Risk mitigation and safety management systems are nice little “buzz” phrases I hear a lot in aviation these days. Many organizations and individual pilots are doing it right, but many are not, and that is a problem that needs to be addressed!
Recently, the Kings wrote about risk mitigation in Flying Magazine and I view their efforts to encourage pilots to be safer as being in good faith, and I’d like to add my two cents… To be more safe we must successfully mitigate risk. This is a fairly simple concept, where in my opinion, many pilots fail, miserably. Luckily, as we know an incident or accident is often due to many things going wrong, thus many pilots “get away” with operating at a high level of risk. This eventually leads to the macho way of thinking, “it wont happen to me…”
I prefer to be known as a pilot to “call it” or make a “no go” decision early rather than later when compared to others. I believe there is a fine line of acceptable risk with proper mitigations and an unacceptable level of risk. An example would be frost on the wings after a chilly New England winter evening. I’ve seen many pilots hop in and take off, climbing into the sky with frost covering their aircraft’s wings. To contrast, I will not get into an airplane until all frost has been removed from any lift-producing surface (wings, flaps, ailerons, horizontal stabilizer, elevator or stabilator).
Many pilots question my waiting for the sun to melt the frost or the frost clearing techniques I employ (rubber scrapper of sorts). My simple response is that Cessna or Piper or whichever manufacturer (produced the aircraft you’re about to climb into…) spent a great deal of money on research and design (R&D) while building the airplane. How is adding frost going to improve the wing design they mass-produced? After receiving a blank pause, I simply say, “You’re right, it doesn’t,” and I continue my frost removal. This is simple, taking off with frost covering the wing is a risk, one I deem not worth trying to test. The risk mitigation is simply removing the frost then going and flying, thus this is really risk aversion.
Here is a better example of risk mitigation… One of my favorite fly-in restaurant destinations is A.K. Diamonds on Nantucket Island, the further east of the two Massachusetts islands south of Cape Cod. This 60 (or so) miles flight from Mansfield is a very scenic ride on a summer afternoon for a dinner flight. Making a “straight shot” from the Mansfield airport requires a very extended period of time flying over open water (read: outside of engine-out gliding range) for the single engine aircraft that I use for instruction. To me, this is a high level of risk; sure I can swim if we were to end up in the water. However, it’s New England, even during the late summer the water is chilly. Second, it’s not like walking out of my screened-in porch and jumping into my swimming pool. The swimming will be following an extremely stressful engine failure, attempted restart and subsequent water landing.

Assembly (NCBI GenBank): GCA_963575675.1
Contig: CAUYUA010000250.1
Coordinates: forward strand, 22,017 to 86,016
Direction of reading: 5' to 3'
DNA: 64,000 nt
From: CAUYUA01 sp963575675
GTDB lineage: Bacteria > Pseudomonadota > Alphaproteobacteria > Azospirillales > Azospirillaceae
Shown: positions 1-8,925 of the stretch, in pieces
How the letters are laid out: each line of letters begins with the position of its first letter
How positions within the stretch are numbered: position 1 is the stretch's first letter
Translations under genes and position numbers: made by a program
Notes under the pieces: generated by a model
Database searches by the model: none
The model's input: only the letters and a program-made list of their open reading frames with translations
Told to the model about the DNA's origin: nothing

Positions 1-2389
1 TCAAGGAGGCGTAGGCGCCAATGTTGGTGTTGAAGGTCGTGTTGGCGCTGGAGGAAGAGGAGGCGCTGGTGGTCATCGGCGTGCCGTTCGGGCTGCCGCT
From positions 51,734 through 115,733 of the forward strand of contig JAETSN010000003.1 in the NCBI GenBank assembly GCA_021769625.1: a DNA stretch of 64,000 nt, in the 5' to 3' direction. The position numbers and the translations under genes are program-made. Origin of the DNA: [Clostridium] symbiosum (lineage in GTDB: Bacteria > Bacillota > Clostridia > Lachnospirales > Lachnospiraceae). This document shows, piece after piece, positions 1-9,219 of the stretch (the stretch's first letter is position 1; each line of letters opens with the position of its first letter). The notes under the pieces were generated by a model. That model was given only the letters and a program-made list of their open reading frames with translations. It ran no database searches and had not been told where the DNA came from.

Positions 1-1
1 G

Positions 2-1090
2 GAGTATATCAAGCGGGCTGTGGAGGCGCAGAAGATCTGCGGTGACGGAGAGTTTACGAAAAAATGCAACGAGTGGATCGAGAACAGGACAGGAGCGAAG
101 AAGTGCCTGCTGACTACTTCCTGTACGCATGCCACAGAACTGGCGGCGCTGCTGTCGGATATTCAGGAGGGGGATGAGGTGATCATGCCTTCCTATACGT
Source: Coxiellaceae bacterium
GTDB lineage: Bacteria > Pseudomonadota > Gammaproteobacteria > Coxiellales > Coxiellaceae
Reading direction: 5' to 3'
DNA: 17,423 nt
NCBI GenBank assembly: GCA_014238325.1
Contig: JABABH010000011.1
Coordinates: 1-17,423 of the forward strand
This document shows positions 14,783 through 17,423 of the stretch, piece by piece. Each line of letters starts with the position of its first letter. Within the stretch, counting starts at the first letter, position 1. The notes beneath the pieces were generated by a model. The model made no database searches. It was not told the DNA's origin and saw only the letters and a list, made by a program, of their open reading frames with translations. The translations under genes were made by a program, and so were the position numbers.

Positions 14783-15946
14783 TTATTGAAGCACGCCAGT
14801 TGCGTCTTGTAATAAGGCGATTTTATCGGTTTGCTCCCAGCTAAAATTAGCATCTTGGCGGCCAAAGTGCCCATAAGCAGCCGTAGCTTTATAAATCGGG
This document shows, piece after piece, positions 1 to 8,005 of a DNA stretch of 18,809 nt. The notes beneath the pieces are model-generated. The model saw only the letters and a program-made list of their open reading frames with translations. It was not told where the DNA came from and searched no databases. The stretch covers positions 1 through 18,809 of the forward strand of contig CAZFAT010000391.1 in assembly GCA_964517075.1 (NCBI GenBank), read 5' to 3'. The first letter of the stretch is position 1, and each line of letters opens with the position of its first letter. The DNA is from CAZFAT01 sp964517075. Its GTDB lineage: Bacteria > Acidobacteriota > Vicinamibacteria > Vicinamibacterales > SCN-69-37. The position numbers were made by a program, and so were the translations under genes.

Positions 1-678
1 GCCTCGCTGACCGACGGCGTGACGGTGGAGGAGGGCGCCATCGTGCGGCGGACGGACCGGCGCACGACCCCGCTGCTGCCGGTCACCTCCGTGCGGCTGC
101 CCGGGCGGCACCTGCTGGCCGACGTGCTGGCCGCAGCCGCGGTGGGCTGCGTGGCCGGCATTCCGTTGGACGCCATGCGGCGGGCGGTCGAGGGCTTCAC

How do I mitigate this risk of a potential water landing following an engine failure? By altering course and flying at 5,500 feet I can remain within gliding distance of land at all times! As a result, if the engine fails, the worst-case scenario is that I end up on a beach, at least I don’t have to worry about drowning, or the Great Whites… This is risk mitigation. I have slightly altered my course to remain in position to make it to land while gliding at all times. Based on some quick calculations, it is easy to see that my detour only adds approximately 5-10 minutes to my flight.
If you read this blog regularly, you might remember my post a while back about avoiding straight in approaches and flying a full traffic pattern at a non-towered airport (Avoid Straight In Approaches). One of my main points was that pilots cheat themselves by making the straight in approach, as opposed to enjoying the extra flying of the full traffic pattern, which is why we fly, to enjoy the flying… In any event, this is a similar situation. Not only does the slight course alteration keep me within gliding distance of the shore, but also it gives me a few more minutes of enjoying the great vistas on the way to the outer Massachusetts’ island.
This is just one example of mitigating risk, there are many, many more! Before your next flight think about all of the things that you will be doing, airports you will be visiting, what you will be flying over… Then think about what the potential risks associated with each item that comes to mind. Taking a few minutes to come up with risk mitigation techniques ensures that you are operating your aircraft in a safer manner. So my question is, why wouldn’t you want to operate with a higher level of safety? Seriously… Why wouldn’t you?
-Fly Safe, @MTElia1B9